Tucker Robbins Selects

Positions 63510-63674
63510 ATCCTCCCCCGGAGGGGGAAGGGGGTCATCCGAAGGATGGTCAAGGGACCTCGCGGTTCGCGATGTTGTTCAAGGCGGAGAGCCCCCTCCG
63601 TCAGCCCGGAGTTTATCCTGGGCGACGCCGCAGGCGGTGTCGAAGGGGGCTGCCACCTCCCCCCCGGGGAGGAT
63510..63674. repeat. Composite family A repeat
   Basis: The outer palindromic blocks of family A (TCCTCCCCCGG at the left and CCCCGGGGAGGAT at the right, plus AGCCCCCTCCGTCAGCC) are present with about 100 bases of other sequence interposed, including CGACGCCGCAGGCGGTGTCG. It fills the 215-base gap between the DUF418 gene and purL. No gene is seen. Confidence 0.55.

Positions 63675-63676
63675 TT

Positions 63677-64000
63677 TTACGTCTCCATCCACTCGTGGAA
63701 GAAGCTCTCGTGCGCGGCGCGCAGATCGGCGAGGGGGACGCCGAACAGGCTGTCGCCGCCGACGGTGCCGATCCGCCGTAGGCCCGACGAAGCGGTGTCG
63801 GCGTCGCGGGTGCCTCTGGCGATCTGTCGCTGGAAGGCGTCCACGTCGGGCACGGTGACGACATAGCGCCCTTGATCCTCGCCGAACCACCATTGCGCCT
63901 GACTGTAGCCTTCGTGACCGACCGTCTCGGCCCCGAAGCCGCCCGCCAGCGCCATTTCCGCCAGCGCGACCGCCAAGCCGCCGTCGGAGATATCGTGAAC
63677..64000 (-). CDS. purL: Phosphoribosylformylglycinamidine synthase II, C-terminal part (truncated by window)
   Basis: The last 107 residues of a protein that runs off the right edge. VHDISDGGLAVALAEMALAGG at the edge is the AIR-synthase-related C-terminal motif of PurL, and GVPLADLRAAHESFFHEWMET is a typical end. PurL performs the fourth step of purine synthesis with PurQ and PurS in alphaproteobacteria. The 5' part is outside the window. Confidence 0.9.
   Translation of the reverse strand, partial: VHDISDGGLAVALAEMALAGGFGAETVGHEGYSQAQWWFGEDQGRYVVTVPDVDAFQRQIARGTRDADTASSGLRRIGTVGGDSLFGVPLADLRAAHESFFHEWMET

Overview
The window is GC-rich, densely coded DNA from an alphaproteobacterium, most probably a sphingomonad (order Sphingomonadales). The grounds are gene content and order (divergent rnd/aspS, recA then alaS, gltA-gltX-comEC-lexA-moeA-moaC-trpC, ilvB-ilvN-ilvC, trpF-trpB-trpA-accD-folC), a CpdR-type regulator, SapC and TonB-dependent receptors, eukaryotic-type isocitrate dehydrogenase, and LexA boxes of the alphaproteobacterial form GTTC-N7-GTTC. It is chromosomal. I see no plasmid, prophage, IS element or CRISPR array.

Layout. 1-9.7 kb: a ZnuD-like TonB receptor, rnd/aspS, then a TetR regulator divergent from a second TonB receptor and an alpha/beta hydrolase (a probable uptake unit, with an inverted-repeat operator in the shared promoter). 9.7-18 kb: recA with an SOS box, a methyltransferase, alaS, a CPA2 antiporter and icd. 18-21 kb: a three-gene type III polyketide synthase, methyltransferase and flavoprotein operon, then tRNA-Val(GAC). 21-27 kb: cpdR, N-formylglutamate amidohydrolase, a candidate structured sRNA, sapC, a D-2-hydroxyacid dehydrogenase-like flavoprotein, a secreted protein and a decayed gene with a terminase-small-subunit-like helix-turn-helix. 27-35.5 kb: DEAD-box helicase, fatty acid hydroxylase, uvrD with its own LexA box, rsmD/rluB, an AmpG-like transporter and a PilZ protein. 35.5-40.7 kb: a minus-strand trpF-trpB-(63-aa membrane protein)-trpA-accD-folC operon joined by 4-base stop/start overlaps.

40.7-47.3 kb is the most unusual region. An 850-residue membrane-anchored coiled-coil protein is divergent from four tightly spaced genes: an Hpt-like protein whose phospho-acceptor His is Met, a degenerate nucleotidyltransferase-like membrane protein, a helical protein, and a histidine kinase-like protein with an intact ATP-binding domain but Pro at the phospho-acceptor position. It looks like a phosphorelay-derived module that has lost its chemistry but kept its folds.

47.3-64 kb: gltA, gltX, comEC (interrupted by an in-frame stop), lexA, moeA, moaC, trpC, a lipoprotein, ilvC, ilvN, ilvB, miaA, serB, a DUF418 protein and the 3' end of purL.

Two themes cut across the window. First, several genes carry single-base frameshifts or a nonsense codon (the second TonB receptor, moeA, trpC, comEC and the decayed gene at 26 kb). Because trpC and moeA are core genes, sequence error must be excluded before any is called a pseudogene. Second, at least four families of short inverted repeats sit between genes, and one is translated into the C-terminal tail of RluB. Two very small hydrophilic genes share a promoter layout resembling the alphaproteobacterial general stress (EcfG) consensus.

In the Philippines, massive acacia trees line the highways and intrude upon people’s yards. When these giants become too much of a nuisance (road expansion projects, a precariously tilted tree in the backyard), the acacais typically are felled and scrapped. Tucker Robbins swoops in at that moment of truth. Holding up its commitment to selective harvesting, his company salvages the unwitting harvest. The wood is then transported to craftsmen in nearby non-literate mountain communities, who transform the material into products like the $2,700 Bean Chair. This large-scale piece of treen (yes, that’s just one piece of wood) is chiseled and sanded into silky smoothness. The finishing, walnut wash coloring and teak oil sealant, is applied at Robbins’s studio in Long Island City.